“I’m sorry, Peter. You’re dying.”
Everyone is doomed to die. Some will be old. Some will be young. Some will never take their first breath. Yet, despite that fact, I never expected to hear those words said right to my face.
“I’m so sorry. There’s nothing I can do.”
And, just like that, I’m dying. Suddenly, everything seems so frivolous and inconsequential. Arguments. Road rage. My hatred of the Pittsburgh Pirates.
Peter looked down at the diamond pattern on his hospital gown.
What should I say? I guess I should be upset. This is one of those moments where being upset is not only understandable but also acceptable. And expected. I could wail, “Why me?” fifty-five hundred times and not be called a drama queen.
But all he could say was, “Oh, really?” in a mildly disinterested voice.
The doctor frowned. “Peter. If you want to wail and weep and—-”
“No. I don’t. I’m fine. I guess I’m not fine, but no. I’m good. I’m. Yeah. I’m gonna go home.” He shook the doctor’s hand. “Thank you.”
The doctor gave him a long list of names and numbers, but Peter had no idea who they all were much less why the doctor thought he’d call any of them.
“And if you happen to have a bucket list, this might be the time to start—”
A bucket list? Me? Why would I have a bucket list? That’s for people in their seventies and eighties. That’s for people who are dying.
I’ve never thought of myself as a dying person. I always thought of myself as vibrant. Alive. Strong heart. Strong head.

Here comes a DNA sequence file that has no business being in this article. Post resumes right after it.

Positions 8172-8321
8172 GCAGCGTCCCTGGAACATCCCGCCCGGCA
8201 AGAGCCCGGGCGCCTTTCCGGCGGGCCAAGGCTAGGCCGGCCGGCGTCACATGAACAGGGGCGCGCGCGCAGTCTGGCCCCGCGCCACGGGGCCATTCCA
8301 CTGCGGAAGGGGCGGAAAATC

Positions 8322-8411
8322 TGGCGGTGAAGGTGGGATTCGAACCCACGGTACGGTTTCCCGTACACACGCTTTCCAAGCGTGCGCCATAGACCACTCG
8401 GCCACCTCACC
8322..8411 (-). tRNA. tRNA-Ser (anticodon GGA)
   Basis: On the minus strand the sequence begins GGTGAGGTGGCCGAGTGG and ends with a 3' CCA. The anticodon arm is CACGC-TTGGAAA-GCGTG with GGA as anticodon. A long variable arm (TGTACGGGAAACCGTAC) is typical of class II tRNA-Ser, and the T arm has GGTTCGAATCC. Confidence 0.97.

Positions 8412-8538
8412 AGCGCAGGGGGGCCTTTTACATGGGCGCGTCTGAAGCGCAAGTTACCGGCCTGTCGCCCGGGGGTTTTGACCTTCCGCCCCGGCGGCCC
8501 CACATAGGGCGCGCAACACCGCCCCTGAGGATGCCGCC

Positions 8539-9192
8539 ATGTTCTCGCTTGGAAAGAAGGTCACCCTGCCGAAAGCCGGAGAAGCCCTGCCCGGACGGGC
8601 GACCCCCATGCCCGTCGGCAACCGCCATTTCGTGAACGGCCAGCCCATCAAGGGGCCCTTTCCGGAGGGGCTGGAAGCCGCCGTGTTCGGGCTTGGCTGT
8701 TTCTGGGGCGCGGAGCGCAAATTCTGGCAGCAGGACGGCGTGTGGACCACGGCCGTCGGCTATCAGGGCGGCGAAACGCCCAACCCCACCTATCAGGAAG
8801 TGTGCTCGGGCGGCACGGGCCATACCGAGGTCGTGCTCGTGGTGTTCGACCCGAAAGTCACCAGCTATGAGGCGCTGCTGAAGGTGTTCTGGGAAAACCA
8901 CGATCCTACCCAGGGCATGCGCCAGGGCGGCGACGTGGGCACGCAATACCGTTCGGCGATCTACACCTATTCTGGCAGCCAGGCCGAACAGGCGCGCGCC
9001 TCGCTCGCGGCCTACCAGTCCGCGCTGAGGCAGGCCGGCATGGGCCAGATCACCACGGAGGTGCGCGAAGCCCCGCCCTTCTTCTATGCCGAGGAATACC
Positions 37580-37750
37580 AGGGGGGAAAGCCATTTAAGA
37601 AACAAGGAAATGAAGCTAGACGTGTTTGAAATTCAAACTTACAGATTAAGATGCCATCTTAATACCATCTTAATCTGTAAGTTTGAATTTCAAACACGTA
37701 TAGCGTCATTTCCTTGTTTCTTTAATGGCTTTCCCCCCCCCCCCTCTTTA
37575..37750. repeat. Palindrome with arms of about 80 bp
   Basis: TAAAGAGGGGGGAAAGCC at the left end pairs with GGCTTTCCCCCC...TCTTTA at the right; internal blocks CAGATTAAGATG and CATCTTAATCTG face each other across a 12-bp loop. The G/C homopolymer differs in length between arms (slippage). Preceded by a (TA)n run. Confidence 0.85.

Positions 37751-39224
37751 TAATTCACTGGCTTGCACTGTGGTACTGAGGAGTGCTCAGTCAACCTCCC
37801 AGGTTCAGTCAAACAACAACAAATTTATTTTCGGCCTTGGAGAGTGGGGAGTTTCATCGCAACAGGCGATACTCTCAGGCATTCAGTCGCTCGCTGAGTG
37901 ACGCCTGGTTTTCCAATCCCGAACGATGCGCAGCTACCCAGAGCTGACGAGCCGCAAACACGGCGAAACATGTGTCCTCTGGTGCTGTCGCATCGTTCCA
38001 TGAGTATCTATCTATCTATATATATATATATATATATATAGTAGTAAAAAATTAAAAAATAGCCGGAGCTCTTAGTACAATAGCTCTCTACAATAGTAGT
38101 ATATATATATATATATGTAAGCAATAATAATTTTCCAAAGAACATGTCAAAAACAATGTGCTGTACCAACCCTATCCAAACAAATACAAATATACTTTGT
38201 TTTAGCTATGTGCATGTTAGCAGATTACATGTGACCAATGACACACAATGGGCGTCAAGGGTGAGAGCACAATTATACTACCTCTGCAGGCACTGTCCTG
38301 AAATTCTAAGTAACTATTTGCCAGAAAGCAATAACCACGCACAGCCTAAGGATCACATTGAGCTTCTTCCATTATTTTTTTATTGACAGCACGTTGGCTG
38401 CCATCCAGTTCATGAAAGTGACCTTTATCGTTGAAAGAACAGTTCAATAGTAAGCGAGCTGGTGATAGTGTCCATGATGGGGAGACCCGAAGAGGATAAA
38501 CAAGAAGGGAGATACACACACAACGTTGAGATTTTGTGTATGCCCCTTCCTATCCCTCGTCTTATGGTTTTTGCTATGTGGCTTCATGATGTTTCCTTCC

But I’m dying.
“Do you have any questions?”
Will it hurt when I take my last breath?
Will I know that it’s my last breath?
Will I be counting them down inside my head?
Will I feel the tug-of-war between death and life?
Will my life really flash before my eyes?
And, most important of all, what comes after that last breath is exhaled? After my heart has stopped beating? When the light leaves my eyes, what will I see?
Peter shook his head. “I just want to go home.”
The doctor reiterated the purpose of the phone list of mystery people and etceteras.
Peter didn’t hear any of it.
By the time Peter came home, night had fallen. There was no moon and the stars were hidden.
He hung up his coat, shluffed of his shoes and went up to bed.
But he didn’t go to bed.
He changed into his sensible, comfortable pajamas and walked out onto his balcony.
How many nights do I have left?
He looked up at the night sky, searching for a familiar face.
A long forgotten pattern in the blackened sky.
But the stars were hidden and the night was cold.
What am I doing out here? What am I thinking? What was I expecting? It’s been too long. Although I’m not that old, it has been too many years.
He sighed again.
Oh well. Time for bed.
He turned to go back inside.
The balcony doors were shut.
And a yellow ball of vibrant light stood fiercely on the door handle.
A well-sharpened sewing needle shined like gold in her hands.
She floated up to his face and spoke in her chime-like voice.
“It’s really you. Tink. What? No, I can’t.”
“But…look at me. I’m too old. I’m dying.”
She eye-rolled and called him a derogatory term for a donkey.
Her glow brightened.
“Okay. Let’s give it a try. If I fall, I fall. If I don’t, I fly.”
She blew him a kiss and some of her glow covered him.
He closed his eyes and thought of his happiest memories.
He didn’t think about ifs or tries. He trusted that it would happen. He had faith.
He could no longer feel the ground beneath his feet.
Peter opened his eyes and he saw it.
He smiled as he saw it.
“The second star on the right and straight on till morning.”